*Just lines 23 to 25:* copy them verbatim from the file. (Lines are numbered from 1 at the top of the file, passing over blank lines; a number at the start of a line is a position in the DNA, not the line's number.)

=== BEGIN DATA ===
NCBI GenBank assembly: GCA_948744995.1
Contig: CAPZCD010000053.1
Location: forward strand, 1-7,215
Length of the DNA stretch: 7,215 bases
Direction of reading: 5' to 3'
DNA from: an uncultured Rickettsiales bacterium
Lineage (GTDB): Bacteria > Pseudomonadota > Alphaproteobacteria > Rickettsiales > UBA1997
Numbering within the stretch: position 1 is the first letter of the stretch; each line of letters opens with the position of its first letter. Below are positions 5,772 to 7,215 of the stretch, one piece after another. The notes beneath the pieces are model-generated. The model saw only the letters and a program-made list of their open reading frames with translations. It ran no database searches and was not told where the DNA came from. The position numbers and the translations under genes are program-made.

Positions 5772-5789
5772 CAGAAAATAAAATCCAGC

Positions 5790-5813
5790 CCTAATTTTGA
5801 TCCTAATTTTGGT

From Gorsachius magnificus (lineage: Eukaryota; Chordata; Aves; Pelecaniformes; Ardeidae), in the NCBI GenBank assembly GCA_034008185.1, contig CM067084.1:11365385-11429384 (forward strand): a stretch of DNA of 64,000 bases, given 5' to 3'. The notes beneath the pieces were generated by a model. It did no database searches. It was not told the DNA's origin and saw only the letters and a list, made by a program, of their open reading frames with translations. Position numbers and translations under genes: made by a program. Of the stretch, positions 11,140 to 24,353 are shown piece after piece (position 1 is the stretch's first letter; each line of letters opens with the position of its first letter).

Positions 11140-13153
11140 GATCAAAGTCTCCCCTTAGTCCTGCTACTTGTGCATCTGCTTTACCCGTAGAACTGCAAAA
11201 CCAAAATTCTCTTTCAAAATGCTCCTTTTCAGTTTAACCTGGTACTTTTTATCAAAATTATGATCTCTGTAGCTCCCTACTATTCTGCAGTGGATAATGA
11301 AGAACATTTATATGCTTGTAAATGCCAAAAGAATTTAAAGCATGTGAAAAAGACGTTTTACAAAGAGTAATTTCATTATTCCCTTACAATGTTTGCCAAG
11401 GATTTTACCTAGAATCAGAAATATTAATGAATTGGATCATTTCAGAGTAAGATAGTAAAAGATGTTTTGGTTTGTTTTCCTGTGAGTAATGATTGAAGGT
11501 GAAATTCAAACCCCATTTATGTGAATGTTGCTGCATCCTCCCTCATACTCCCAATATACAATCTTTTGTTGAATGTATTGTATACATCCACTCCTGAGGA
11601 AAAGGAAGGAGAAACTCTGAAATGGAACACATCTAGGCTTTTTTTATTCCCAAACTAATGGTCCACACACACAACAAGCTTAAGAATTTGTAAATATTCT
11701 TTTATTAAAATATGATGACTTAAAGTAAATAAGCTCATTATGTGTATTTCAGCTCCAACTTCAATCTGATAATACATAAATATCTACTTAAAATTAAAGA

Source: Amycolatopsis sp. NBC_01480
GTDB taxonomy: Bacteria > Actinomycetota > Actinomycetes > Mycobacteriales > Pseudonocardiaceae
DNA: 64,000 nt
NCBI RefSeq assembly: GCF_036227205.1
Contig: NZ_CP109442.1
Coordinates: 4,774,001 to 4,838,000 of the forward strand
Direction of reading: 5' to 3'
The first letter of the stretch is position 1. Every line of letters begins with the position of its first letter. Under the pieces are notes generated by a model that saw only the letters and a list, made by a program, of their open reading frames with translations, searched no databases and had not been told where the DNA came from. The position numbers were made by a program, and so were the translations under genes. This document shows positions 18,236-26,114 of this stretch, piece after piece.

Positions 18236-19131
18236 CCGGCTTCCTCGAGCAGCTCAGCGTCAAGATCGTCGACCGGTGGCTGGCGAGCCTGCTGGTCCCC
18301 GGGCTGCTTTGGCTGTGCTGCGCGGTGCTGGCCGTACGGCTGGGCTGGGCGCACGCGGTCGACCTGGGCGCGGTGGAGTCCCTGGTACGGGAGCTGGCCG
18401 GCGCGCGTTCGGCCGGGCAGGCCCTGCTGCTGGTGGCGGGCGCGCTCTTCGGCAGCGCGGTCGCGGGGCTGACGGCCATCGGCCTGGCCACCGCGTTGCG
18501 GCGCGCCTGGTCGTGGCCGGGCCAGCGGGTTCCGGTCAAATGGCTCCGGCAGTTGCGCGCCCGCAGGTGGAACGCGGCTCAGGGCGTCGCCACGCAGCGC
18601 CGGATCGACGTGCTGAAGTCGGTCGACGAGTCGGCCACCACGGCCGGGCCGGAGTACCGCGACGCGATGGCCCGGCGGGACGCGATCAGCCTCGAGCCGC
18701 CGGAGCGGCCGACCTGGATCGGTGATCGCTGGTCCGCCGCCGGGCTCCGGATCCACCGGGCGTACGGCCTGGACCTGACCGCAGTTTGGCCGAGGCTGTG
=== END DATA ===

Source: Amycolatopsis sp. NBC_01480
GTDB taxonomy: Bacteria > Actinomycetota > Actinomycetes > Mycobacteriales > Pseudonocardiaceae
DNA: 64,000 nt